Carrall and Hastings condo development will push poor people further east

(The advertisement for 21 Doors does not mention the low-income tenants who were evicted from the building in 2007.)

 

After sitting empty for about three years, the condo development at Carrall and Hastings, 21 Doors, is now selling condos in the thick of the Downtown Eastside. With units selling between $210,000 and $380,000, it's pretty cheap for Vancouver, but not for most residents of the neighbourhood. 

 

But before 21 Doors becomes the latest condo to open up in the Downtown Eastside, it was a low-income apartment building that housed working class people and was simply known as its address, 334 Carrall St. The 34-unit building was an important asset to the community. Not only was it affordable and safe, it wasn't a Single Room Occupancy Hotel (SRO)—which meant is had self-contained units with their own kitchens and bathrooms. 

 

However, since it wasn't an SRO and was originally built as condos, it also meant it wasn't protected by the city's Single Room Accommodation bylaw (which basically make it very difficult for developers to convert SROs into condos). So the owners at the time, Georgia Laine Developments, were able to evict all the tenants to renovate the building (not, however, before they first tried to illegally evict them).

 

After edging up throughout the neighbourhood, 21 Doors is the first condo project to open on the zero block of East Hastings. While Salient Group developer Robert Fung says the project is not looking to "displace" the low-income community, I don't see how it can have any other impact. The building's back alley is a major area for dealing and using. There is no way that people who just bought a condo for $200,000 to $400,000 are going to allow that to continue right outside their window.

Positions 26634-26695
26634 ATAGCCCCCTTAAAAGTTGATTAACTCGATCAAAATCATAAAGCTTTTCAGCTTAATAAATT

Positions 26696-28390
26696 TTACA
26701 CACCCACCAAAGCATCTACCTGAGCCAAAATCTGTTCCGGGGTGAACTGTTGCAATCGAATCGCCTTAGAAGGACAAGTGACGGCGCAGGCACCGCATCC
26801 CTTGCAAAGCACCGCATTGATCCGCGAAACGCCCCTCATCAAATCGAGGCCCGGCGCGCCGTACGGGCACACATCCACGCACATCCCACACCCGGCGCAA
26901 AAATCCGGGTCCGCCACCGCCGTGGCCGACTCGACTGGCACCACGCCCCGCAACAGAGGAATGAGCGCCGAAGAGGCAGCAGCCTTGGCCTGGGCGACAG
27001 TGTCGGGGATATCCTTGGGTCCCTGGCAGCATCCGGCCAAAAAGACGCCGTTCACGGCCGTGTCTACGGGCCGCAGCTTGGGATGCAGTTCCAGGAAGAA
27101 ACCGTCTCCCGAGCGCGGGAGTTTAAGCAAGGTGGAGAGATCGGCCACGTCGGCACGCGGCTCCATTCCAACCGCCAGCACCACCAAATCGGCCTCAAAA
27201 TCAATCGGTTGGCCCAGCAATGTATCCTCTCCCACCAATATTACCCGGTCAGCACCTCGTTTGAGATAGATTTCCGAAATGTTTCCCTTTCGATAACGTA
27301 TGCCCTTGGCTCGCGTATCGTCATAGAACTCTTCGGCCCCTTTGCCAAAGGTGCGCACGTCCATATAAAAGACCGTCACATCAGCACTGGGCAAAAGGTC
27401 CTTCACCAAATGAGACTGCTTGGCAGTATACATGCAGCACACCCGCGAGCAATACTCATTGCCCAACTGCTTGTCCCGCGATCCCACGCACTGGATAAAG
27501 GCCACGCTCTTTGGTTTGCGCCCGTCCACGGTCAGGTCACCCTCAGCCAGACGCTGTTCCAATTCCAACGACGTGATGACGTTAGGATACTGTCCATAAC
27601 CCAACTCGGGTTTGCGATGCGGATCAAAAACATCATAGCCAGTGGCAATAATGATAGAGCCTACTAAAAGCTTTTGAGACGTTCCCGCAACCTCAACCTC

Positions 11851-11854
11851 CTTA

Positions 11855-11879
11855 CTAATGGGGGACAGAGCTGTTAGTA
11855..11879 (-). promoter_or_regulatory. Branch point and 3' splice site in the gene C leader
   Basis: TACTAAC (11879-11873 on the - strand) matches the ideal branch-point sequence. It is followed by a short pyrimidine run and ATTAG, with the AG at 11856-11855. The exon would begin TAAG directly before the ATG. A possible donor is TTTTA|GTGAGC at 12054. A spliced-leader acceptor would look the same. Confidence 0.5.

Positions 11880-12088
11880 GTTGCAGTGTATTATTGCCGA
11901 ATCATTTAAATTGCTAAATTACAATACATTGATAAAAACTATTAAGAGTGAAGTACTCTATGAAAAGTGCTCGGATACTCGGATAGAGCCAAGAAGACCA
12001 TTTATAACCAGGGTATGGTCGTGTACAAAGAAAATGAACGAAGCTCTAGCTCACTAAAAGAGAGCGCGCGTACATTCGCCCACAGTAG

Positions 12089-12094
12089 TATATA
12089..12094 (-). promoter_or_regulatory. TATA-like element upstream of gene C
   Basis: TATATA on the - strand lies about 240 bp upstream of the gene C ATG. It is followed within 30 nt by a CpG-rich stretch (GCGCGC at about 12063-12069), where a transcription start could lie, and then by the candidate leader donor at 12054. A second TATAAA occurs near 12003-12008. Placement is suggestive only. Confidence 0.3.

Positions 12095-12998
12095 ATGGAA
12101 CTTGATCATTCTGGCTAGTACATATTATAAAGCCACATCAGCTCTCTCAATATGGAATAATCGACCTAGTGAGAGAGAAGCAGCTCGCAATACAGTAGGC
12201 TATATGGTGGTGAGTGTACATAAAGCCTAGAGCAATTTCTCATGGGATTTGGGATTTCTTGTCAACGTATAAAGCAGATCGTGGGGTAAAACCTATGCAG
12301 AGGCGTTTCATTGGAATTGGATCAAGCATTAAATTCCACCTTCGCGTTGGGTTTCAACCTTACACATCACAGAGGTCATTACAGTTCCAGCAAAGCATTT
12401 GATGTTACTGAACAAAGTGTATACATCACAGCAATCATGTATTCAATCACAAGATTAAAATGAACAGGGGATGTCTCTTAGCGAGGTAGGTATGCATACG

Flea Market vendors set up to sell at Pigeon Park. Photo by Kevin Hollett.

 

While breaking up the open drug market is important, simply sweeping it away, and not dealing with the issues of addiction (and its root causes) is not the solution. For what developers and new businesses don't seem to understand is that where the dealers go, the users will have to follow. (Hopefully it won't have any impact on the successful Sunday flea market at Pigeon Park.)

 

With the Sequel 138 condo project trying to get started at the torn down Pantages Theatre site, at the "micro-lofts" at the old Burns Block SRO now open (kitty corner to 21 Doors), and a number of condo developments just to the west, we're seeing is a lot of development in the Downtown Eastside and little planning on dealing with the fallout. This is not a recipe that will help the low-income residents of this neighbourhood. 

 

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